A while ago, my brother gave me the book, Start with Why: How Great Leaders Inspire Everyone to Take Action by Simon Sinek. While not a public relations book, I began thinking about its concepts from a public relations perspective. All clients have information and stories they want to share. “Let’s distribute a press release,” they say. Too often though, those press releases begin with the wrong message and clients miss out on opportunities for their audiences to buy-in and support their message. Instead of starting with what is important to their audiences, clients oftentimes want to start with what is important to them.

I recently came across a press release that announced a large monetary investment into Belk department stores’ technology (excerpt below).

CHARLOTTE, N.C., November 19, 2010 – Belk, Inc. has announced a major overhaul of its information technology (IT) infrastructure, which began earlier this year, as part of a three-year, $150 million initiative designed to transform the company’s business capabilities and performance.

The initiative will focus on systems that support the company’s merchandise planning and replenishment, store point-of-sale and e-commerce functions, and approximately 75 IT positions are expected to be added at the Belk corporate office in Charlotte this year and next year. This is in addition to the 39 merchandising positions previously announced.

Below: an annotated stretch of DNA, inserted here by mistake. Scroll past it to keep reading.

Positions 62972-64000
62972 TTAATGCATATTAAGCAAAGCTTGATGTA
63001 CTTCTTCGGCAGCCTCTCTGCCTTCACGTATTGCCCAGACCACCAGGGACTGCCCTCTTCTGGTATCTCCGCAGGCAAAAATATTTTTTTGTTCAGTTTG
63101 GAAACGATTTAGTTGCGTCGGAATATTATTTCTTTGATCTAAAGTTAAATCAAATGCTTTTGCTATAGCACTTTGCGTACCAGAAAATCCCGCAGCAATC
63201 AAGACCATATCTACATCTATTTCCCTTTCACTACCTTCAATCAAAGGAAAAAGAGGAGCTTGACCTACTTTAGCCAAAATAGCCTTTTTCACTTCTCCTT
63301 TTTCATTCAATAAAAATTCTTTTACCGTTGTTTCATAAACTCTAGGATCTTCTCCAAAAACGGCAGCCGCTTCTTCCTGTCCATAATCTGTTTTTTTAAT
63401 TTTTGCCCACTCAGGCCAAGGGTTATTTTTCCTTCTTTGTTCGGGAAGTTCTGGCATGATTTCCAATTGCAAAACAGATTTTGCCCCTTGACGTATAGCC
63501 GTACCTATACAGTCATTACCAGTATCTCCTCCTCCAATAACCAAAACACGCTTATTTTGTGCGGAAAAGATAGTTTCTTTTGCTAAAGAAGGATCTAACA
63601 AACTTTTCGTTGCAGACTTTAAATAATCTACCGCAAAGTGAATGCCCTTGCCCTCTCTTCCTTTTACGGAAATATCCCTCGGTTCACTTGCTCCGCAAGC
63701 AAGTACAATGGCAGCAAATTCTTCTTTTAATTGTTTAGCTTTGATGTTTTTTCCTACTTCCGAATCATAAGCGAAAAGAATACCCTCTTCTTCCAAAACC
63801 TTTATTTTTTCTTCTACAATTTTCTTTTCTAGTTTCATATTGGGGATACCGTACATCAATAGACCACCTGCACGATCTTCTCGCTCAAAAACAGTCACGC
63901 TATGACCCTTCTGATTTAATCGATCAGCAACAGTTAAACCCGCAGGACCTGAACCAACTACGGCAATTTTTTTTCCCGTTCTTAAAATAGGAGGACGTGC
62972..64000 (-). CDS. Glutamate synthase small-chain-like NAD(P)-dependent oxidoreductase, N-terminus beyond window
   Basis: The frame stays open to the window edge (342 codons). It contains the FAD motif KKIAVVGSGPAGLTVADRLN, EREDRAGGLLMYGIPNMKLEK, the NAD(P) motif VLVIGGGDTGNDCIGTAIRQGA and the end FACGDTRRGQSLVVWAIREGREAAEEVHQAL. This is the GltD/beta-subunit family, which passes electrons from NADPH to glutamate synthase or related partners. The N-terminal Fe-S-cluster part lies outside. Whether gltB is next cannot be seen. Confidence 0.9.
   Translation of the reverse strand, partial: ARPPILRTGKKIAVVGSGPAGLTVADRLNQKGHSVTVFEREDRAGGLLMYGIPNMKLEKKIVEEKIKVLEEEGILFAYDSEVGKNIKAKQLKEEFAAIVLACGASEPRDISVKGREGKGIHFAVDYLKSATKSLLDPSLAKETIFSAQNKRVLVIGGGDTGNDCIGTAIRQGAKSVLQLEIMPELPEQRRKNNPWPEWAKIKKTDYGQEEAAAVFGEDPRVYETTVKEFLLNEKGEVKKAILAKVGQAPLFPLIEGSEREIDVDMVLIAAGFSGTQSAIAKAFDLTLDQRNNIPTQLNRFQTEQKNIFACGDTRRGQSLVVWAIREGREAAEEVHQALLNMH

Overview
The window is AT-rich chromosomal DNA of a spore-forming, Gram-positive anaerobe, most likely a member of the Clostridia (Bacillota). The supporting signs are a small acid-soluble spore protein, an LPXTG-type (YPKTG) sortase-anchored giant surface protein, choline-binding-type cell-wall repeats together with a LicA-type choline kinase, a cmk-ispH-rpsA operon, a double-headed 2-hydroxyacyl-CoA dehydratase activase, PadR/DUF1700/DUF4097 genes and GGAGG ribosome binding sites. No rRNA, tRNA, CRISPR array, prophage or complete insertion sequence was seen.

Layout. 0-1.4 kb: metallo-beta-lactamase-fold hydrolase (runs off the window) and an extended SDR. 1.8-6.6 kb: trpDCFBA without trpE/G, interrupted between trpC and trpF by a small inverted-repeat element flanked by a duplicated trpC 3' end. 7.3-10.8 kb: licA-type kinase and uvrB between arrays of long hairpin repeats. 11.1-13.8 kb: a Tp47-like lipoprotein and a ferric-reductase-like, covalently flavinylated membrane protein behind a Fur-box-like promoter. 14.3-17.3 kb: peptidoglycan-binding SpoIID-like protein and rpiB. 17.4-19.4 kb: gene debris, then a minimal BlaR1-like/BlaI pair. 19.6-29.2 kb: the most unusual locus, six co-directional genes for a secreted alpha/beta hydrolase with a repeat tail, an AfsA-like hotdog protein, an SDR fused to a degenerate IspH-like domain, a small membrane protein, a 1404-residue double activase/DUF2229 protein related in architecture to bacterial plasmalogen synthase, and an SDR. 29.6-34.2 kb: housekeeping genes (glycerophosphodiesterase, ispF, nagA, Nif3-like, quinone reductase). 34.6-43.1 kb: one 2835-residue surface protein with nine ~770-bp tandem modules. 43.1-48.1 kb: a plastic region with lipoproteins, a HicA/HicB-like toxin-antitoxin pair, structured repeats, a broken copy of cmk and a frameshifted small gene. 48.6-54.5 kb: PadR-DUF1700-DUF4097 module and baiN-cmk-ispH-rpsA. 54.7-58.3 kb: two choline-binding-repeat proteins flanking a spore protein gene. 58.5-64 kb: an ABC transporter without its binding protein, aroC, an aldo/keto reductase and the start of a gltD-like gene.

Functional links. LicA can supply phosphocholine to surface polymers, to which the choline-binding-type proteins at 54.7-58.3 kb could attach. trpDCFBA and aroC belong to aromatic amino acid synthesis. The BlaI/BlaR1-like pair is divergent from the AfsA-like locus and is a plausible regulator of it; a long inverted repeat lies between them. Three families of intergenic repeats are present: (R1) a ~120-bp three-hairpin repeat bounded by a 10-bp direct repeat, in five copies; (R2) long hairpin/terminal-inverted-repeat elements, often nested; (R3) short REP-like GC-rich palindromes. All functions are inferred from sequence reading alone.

In this economy, this message would have been much stronger had the press release started with “Belk adds 75 new IT positions with $150 million initiative.” Instead you have to get to the second paragraph to learn what most people would value. Who cares that Belk is announcing and overhaul? What does it even mean to “transform the company’s business capabilities and performance”? The whole first paragraph is a waste. And, unfortunately for Belk, many people don’t have time to continue reading if they aren’t “grabbed” in the first paragraph.